Copyright Björn Hammarström 2010


Ok, lets get started.
The wheels are important.
And so is getting control of the rust.


This Pontiac seems to have been ordered and made without a side mirror (cost $ 6.70 in 1957).
This new one is bought from Mooneyes in Santa Fe Springs.
As no gasket was included or available, it was made out of thin black sheet rubber.
(October 2010)

The new wheels are a swap meet find, and are off a Buick station wagon. They're 7" wide, and are a perfect fit in the front. The rears will be widened to 8".
Here a new wheel is tried on with an L78-15" tyre and a trim ring.

The tyres will be 70-profile radials.


After removing the bench seats, the carpets could be pulled out, and the floor was exposed.
The wind shield has been leaking, and a previous owner has installed insulation under the carpet. Perfect conditions for rust.

Here a patch or replacement panel is in the process of being fitted to the floor.
The beads have been rolled at Kim's paint shop.

This is what the floor looks like after some serious welding, grinding and painting.
The unpainted thingy in the middle of the floor is the under seat heater.

Winter's here.
Not a good thing as such, but I gotta admit that it would be hard to find motivation to haul myself out to the shop if it were summer all the time...

These are the new rear wheels.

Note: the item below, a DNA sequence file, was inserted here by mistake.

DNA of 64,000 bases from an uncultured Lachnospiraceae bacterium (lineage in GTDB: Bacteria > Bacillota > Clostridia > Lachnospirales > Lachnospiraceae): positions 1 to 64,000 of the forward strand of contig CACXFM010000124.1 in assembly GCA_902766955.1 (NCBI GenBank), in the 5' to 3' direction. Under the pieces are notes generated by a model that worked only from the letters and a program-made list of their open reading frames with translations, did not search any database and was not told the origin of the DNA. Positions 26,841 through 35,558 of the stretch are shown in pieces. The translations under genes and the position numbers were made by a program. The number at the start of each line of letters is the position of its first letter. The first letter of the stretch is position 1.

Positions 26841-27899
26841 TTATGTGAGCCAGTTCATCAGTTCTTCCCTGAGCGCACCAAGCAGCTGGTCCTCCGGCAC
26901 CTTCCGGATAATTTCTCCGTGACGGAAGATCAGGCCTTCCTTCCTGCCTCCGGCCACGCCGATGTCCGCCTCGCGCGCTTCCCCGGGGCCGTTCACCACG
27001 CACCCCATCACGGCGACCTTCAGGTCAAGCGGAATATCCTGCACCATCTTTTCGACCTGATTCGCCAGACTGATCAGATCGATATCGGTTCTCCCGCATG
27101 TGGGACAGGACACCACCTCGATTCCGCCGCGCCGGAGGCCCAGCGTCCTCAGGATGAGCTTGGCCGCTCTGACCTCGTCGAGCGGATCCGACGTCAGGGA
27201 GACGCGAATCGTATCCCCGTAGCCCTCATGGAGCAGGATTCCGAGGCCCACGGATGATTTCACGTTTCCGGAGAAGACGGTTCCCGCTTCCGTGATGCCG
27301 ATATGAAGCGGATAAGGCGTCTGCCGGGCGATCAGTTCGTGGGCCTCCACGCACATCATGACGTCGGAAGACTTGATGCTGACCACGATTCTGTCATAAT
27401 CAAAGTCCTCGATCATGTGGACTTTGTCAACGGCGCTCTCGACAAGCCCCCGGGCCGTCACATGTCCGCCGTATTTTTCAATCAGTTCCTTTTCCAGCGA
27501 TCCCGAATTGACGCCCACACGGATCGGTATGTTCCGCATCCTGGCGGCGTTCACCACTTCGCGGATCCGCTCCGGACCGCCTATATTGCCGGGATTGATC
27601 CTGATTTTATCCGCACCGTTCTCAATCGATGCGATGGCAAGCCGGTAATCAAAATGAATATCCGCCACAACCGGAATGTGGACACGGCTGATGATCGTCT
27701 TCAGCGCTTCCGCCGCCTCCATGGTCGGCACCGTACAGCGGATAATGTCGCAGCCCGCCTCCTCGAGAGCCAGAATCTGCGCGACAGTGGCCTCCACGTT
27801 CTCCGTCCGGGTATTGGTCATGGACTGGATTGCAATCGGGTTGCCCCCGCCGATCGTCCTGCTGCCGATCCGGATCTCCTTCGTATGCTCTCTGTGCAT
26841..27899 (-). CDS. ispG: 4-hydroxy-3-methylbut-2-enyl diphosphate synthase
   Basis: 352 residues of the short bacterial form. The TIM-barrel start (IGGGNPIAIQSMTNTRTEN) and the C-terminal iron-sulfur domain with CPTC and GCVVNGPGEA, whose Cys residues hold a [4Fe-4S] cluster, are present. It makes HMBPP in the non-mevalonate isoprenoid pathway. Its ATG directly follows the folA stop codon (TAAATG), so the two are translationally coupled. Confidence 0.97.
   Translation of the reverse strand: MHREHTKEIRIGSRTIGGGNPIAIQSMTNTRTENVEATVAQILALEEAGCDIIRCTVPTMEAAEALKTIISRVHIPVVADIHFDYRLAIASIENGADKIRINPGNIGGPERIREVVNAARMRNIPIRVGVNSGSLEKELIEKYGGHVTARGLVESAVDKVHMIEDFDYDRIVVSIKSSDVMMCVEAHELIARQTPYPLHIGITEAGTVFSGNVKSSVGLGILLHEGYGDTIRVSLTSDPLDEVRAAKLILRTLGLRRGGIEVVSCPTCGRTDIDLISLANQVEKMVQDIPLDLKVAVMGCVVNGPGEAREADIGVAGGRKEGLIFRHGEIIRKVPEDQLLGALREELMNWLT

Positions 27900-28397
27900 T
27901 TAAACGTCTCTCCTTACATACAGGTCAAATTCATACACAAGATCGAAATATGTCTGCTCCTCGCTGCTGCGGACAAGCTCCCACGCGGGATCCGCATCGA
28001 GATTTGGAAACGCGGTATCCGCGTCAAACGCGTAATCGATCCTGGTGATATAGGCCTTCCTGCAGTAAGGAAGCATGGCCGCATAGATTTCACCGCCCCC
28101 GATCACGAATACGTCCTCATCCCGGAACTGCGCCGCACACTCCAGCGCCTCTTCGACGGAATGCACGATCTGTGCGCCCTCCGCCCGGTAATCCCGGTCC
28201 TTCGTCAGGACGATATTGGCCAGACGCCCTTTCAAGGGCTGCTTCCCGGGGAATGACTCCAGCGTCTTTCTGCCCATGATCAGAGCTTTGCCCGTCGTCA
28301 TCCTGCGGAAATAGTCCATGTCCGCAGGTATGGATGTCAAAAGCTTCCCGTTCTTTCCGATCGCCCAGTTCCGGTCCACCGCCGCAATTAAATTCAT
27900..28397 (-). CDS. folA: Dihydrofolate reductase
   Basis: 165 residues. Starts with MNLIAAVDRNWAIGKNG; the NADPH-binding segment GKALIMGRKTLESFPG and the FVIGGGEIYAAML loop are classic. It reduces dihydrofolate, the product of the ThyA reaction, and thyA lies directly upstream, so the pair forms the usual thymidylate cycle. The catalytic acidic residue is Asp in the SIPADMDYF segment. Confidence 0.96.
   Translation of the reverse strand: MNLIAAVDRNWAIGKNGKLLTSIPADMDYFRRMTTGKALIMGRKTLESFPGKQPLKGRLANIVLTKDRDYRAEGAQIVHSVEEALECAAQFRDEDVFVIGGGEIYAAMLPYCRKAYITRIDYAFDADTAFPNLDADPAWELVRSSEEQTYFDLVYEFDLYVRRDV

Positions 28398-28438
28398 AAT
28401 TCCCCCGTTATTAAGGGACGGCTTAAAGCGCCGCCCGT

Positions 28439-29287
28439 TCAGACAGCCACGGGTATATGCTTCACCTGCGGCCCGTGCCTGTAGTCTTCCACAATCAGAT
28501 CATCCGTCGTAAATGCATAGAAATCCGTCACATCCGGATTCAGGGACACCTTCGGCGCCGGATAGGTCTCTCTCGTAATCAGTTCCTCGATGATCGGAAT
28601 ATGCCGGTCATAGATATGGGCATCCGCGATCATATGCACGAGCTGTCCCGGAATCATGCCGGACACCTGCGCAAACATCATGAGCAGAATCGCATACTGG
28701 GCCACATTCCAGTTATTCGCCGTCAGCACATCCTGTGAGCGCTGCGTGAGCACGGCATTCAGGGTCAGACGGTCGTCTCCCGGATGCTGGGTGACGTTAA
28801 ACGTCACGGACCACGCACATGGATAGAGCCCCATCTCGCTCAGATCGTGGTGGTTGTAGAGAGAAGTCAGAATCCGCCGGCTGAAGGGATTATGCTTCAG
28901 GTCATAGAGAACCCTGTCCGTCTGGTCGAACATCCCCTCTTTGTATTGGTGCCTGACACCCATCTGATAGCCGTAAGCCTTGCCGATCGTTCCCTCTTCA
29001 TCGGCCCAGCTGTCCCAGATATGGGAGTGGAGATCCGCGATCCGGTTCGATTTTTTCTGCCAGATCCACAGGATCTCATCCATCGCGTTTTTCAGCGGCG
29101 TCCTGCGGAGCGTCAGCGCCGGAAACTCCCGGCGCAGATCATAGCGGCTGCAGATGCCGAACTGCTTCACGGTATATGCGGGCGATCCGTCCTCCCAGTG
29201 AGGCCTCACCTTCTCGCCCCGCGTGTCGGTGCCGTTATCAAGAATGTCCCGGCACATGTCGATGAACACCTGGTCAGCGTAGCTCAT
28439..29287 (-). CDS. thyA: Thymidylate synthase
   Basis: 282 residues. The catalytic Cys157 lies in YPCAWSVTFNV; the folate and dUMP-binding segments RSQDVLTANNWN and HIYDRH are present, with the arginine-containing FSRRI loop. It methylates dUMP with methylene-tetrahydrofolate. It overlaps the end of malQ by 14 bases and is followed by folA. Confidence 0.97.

Or more like a kit.
"Just add welds, blast with sand and and coat with powder!"

Waiting for the wheels to come home from the sandblasters, an altitude alteration was decided upon.
Here, as some vital bolts are amiss, the alignment is a bit off.
Everything under this car seems to be brand new! New brake shields, shocks, bushings, kingpins... A nice surprise when every nut and bolt is totally free from rust and easy to work with!

A brand spanking new angle grinder was used to cut one and a half coil off the new springs.
The front end came out a bit lower. At least the floor jack got stuck under the car!
(November 2010)

The old engeine rar crappy even after renewing everything in the ignition system and mounting a new carb.
It misfired constantly, often running on seven cylinders, fouling one of the plugs...
Here's how it sounded after all the service was done to it. I never found out why it ran so bad, and just gave up.
To drive this engine with a manual transmission was a real pain in the rear,

... And here's after the converion to fuel injection.
No revving here, as it actually is the rist time the TPI engine was fired up in it's new environment. The difference is still easy to notice.

A Pontiac Trans Am GTA was bought and driven home to act as a donor car. The GTA sports a 350 cubic TPI engine and a
TH 700r4 auto transmission, which will be transplanted into the Chieftain.

The Trans Am is actually a custom built pick up!
For tax reasons the only reasonable way to import luxy/expensive cars to Finland during the eighties and nineties was to build pick ups out of them, as a normal GTA would have been more than twice the price!
And Whew! It's soo ugly with the lengthened rear!

This car should really be displayed at some TraFi (the Finnish Transport Safety Agency) museum for Finnish traffic culture.

Steelies widened, blasted, epoxied, filled, primered and painted gloss deep black Glasurit urethane.
Soon to be shod in BF Goodrich and Stinger tyres.

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